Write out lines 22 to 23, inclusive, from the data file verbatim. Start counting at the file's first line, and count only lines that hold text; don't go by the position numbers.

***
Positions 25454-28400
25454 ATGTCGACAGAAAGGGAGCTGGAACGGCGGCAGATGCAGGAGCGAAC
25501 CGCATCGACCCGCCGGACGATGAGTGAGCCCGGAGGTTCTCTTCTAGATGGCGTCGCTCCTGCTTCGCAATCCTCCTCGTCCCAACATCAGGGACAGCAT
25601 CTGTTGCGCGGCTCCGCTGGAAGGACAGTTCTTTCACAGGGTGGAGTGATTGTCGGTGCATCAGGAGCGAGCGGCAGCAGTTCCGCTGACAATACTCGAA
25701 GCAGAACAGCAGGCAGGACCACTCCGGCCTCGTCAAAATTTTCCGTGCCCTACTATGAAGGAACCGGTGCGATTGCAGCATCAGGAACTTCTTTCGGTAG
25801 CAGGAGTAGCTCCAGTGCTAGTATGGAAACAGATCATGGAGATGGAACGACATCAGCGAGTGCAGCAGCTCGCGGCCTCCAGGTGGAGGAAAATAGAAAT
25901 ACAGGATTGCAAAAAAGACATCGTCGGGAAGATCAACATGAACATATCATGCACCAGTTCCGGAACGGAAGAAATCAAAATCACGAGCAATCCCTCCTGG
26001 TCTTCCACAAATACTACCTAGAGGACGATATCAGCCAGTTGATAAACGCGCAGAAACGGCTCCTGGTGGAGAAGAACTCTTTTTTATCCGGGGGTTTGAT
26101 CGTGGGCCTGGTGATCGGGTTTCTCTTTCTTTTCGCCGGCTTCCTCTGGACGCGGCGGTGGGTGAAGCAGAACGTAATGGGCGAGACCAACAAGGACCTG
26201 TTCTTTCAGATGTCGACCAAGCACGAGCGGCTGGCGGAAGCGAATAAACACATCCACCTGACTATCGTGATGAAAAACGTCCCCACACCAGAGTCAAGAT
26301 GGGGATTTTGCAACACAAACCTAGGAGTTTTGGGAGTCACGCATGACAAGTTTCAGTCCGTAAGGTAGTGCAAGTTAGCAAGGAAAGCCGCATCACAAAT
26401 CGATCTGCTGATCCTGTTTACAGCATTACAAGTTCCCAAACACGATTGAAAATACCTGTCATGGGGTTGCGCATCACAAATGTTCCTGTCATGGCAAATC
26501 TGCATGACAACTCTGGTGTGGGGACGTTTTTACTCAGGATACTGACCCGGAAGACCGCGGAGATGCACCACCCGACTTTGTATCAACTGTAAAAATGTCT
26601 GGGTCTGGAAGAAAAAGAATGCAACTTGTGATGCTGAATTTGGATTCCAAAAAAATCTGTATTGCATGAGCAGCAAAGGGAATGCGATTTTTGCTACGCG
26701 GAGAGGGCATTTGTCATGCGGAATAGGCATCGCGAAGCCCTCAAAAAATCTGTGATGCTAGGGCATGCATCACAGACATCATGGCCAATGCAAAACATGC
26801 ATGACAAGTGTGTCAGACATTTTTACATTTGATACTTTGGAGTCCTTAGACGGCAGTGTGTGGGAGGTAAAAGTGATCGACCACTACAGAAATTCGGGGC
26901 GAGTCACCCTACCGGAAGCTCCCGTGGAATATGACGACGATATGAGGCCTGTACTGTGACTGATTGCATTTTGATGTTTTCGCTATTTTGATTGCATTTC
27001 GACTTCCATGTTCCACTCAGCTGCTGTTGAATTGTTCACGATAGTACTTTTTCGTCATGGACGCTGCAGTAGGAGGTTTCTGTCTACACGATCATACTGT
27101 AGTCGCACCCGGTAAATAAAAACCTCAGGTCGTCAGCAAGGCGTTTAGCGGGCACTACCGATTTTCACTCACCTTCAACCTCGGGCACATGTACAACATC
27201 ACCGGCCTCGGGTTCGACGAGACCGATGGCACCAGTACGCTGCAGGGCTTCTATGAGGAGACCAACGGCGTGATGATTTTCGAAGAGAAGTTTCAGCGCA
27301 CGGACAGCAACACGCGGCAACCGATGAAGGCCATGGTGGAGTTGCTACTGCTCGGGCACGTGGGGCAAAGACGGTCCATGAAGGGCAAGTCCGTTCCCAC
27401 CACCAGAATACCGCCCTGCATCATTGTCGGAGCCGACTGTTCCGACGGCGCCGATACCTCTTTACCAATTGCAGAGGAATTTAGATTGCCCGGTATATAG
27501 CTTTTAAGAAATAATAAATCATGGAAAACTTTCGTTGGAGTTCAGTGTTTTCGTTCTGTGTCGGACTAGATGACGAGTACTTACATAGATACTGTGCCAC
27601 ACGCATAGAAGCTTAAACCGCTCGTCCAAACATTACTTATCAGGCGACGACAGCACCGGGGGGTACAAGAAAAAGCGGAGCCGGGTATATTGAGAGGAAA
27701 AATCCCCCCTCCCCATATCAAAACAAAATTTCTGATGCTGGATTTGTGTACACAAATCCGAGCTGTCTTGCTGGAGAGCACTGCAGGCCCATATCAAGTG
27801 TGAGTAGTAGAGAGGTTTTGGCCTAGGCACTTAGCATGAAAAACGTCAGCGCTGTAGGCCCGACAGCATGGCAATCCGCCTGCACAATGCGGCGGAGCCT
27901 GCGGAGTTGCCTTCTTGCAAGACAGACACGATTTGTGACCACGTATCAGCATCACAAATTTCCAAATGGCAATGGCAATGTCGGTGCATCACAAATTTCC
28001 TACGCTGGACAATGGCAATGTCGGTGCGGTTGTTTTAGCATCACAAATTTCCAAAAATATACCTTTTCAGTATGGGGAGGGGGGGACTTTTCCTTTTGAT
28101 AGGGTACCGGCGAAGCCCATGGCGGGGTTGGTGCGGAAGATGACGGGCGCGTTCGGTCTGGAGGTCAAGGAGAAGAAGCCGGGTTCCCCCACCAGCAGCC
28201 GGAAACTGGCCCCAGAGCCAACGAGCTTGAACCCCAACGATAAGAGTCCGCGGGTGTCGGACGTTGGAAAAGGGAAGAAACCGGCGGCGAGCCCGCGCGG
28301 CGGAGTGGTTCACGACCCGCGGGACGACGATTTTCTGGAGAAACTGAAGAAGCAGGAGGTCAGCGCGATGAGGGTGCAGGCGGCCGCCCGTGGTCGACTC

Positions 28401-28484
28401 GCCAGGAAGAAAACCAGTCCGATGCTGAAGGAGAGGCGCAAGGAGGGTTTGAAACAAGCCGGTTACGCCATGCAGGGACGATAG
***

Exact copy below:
27401 CACCAGAATACCGCCCTGCATCATTGTCGGAGCCGACTGTTCCGACGGCGCCGATACCTCTTTACCAATTGCAGAGGAATTTAGATTGCCCGGTATATAG
27501 CTTTTAAGAAATAATAAATCATGGAAAACTTTCGTTGGAGTTCAGTGTTTTCGTTCTGTGTCGGACTAGATGACGAGTACTTACATAGATACTGTGCCAC